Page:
Now, we want implants to stay “fixed” when we use shaped implants. Why? If a shaped (or anatomical or tear-shaped) implant rotates, it will cause a deformity of your chest. If a round implant rotates, it won’t be visible. Thus, shaped implants should be textured. Shaped implants are most suited for very flat chested women. With the new silicone gel implants, the procedure results can look very natural even with unnaturally large sizes even with round implants. In addition, shaped cost considerably more than round breast implants. As rule, silicone cost $1,000 more a pair than saline, and shaped costs about $1,000 or more per pair than silicone. More money doesn’t mean better. It is rare that a women would be better off shaped over round.
Capsular contracture is a condition in which the tissues around the breast implant get hard. When this happens the implant can become distorted or painful. In some cases the pain or deformity is so bad that surgery is required to remove the capsule and or implant. Fortunately, the rate of this occurring is low and there are ways for you and the surgeon to reduce this risk.
There are many theories as to why capsular contracture develops. Probably, the most of common etiology is bacteria. One of the leading thoughts is that some bacteria either from surgery or even after surgery contaminate the breast implants. Following, the body responds with inflammation in the region that is contaminated. Inflammation can lead to a more aggressive scar response within the boob pocket. For this reason, meticulous care for sterility is the rule when operating.
However, even under the most meticulous circumstances bacteria can contaminate the implants. Other risk factors for capsular contracture include the type of implant, the placement of the implant, and the incision used to place the implant. Silicon may have a slightly higher capsular contracture rate that saline. At least the older generation ones may. While the differences in rates for capsular contracture between saline and silicone implants are small, it is not zero. Of either saline or silicone, smooth implants have a higher capsular contracture rate that textured implants. The differences in the capsular contracture rates are likely related to the way that textured implants incorporate into the body.
Surrounding tissues will adhere to the textured implants but not a smooth implant. This may offer more protection from bacterial growth or biofilm development. Breast implants placed under the muscle have a lower capsular contracture rate than when they are placed over the muscle, or what is called a sub glandular position. This is likely a result of the mechanical massaging that occurs when an implant is placed below the muscle. Massaging either manually or from a sub pectoral position can break up scar formation around the implant as it develops. This can keep them soft.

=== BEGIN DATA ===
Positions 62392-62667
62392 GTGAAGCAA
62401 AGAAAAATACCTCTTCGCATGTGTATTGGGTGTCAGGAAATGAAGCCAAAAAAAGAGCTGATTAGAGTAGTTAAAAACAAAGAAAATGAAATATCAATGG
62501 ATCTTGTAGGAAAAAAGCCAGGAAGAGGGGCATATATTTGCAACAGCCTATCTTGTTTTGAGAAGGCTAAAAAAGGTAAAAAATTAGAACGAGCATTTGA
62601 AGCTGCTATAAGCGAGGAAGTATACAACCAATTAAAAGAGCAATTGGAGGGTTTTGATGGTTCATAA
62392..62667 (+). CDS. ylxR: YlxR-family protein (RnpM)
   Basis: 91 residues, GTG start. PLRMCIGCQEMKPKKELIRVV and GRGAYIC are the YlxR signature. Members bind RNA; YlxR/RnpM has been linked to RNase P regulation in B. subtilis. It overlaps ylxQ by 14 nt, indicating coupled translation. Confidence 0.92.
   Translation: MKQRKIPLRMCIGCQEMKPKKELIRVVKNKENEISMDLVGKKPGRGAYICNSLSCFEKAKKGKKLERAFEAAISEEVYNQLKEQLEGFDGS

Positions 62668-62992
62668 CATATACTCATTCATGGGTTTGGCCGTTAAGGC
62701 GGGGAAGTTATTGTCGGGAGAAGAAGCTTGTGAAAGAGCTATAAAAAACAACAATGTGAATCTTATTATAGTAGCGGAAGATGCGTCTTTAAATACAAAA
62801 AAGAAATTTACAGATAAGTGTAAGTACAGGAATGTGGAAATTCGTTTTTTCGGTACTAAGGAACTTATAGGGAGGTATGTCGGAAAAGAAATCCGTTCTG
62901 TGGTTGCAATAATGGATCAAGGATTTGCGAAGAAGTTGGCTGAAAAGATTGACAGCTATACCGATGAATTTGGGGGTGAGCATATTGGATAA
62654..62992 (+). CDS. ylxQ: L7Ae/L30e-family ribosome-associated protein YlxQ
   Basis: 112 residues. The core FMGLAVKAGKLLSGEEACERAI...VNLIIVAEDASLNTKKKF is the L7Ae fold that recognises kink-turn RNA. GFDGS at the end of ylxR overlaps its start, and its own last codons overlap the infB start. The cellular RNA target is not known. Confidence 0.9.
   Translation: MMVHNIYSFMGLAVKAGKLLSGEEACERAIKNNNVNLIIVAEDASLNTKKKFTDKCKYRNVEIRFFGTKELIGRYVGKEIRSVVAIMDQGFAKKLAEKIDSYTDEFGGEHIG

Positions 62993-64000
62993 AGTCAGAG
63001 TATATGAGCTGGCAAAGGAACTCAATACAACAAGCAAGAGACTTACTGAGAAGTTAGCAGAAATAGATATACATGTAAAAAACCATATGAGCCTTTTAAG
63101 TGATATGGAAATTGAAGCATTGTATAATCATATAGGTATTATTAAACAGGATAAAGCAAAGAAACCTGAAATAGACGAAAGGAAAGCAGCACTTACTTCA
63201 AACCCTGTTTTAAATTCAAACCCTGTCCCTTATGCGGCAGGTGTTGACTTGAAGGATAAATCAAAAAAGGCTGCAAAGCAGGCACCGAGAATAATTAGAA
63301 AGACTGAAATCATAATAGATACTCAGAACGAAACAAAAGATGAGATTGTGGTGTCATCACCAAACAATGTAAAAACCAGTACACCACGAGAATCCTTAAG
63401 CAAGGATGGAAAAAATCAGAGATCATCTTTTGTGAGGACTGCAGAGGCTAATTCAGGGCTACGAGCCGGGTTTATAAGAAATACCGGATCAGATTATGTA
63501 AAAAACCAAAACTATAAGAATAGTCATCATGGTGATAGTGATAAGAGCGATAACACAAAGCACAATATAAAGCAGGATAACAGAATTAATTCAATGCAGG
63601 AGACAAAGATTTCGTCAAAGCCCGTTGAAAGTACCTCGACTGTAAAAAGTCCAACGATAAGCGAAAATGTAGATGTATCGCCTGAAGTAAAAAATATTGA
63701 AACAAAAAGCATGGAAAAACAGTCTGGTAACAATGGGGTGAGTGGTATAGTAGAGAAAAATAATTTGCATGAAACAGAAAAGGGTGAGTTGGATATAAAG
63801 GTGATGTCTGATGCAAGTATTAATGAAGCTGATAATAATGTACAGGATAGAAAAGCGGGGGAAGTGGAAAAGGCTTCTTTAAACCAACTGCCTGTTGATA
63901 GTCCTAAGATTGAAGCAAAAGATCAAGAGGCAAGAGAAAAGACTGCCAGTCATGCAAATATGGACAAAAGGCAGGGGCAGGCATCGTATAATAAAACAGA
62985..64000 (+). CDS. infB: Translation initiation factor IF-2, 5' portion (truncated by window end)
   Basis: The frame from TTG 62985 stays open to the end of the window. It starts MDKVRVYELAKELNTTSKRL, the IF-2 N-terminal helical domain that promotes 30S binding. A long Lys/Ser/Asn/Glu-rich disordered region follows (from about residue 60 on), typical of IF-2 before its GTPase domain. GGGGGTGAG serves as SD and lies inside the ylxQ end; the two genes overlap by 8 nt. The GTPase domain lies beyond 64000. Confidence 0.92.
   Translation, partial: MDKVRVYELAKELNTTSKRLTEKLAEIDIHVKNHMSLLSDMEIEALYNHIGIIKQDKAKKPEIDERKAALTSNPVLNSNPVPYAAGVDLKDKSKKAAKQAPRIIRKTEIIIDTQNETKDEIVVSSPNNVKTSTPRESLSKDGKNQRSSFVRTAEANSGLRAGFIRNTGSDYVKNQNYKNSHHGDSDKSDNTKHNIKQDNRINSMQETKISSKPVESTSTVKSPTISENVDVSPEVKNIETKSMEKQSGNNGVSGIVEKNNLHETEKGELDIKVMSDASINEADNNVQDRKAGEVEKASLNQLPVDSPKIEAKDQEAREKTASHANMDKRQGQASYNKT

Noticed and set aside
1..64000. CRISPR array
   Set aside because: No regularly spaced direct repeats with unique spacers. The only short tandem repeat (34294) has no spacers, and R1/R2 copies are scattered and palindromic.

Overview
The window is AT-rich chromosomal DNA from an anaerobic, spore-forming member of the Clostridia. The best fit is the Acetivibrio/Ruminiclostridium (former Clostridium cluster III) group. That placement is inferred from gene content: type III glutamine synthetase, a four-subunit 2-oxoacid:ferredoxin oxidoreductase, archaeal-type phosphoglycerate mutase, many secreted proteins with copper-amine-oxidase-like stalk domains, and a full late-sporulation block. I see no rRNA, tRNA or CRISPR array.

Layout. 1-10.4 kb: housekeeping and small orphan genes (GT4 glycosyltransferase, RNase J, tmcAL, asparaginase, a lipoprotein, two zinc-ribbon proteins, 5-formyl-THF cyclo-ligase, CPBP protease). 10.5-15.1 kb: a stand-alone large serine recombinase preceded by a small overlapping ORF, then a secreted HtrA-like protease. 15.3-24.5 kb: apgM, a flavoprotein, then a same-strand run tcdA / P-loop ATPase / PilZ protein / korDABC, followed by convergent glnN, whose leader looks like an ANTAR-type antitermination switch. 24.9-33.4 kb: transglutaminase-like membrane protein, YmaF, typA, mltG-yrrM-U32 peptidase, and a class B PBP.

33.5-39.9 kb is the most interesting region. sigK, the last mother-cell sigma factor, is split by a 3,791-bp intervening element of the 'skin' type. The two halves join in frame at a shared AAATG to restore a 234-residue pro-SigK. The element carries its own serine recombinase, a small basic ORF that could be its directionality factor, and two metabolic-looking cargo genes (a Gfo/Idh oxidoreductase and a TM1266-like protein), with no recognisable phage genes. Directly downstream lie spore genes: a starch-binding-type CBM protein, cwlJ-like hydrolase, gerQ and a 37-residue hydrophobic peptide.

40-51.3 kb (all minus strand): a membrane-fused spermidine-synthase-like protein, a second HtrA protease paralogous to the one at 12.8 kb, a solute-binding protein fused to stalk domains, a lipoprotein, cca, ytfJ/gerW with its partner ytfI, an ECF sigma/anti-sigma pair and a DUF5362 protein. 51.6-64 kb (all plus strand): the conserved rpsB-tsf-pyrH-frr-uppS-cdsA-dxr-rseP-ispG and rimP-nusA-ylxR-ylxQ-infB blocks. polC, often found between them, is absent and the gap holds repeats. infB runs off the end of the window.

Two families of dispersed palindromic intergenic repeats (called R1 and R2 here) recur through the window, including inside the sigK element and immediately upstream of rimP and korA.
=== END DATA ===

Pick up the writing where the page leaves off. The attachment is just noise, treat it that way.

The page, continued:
When an implant is placed around the areola, contracture rate is higher. This is likely related to contamination from the gland that often harbors bacteria. An inframammary incision has a lower capsular contracture rate. The armpit or axillary incision probably has a higher capsular contracture than inframmary with a rate similar to the areolar approach. This is probably because the armpit harbors a lot of bacteria as well.
Another route for bacterial contamination is from dental procedures. Women with implants should take antibiotics before any invasive procedure or dental cleaning. Dental cleaning could theoretically introduce bacteria into the blood. The bacteria from the blood can then attach onto a breast implant. Because a breast implant has no blood supply directly within itself, the bacteria can grow on the shell surface. Again, this bacterial growth can generate inflammation resulting in an exaggerated internal scar formation that is recognized as a capsular contracture.
Unfortunately, antibiotics alone often can’t reverse a capsular contracture in advanced stages. Certain cocktails of medications including anti inflammatories or leukotriene inhibitors have been shown to soften the breast and reduce the capsular contracture rate, or even reverse mild to moderate capsular contracture. But ultimately surgery is necessary in advanced cases.
Surgical removal of the capsule or scoring or cutting the capsule in addition to medical therapy have also been shown to be of benefit. Like most things in medicine, the earlier it is projected the better the outcome. For that reason women with breast implants should see their plastic surgeon every year. Plastic surgeons can often identify a capsular contracture before the patient. Breast implant revision surgery for capsular contracture can be very expensive. Sometimes new breast implants need to be purchased or an acellular dermal matrix product need to be incorporated.
Dr. Neavin tried to use the inframammary approach whenever he can, although there are times where armpit or areolar approaches are superior choices. Textured implants are used when its benefits outweigh the risks. Textured implants can cause rippling in thin women and may not “drop” like their smooth cousins.
Dr. Neavin spends extra time during surgery to re-prep the surgical field before implantation, changes into new, fresh sterile gloves, and uses a Keller funnel to reduce the amount of “potential” contamination when the implant is ready to be inserted. The nipples are even covered with plastic wrap to prevent any ductal contaminant from entering the surgical field. Extra time and care during surgery translates ultimately into better results and happier patients.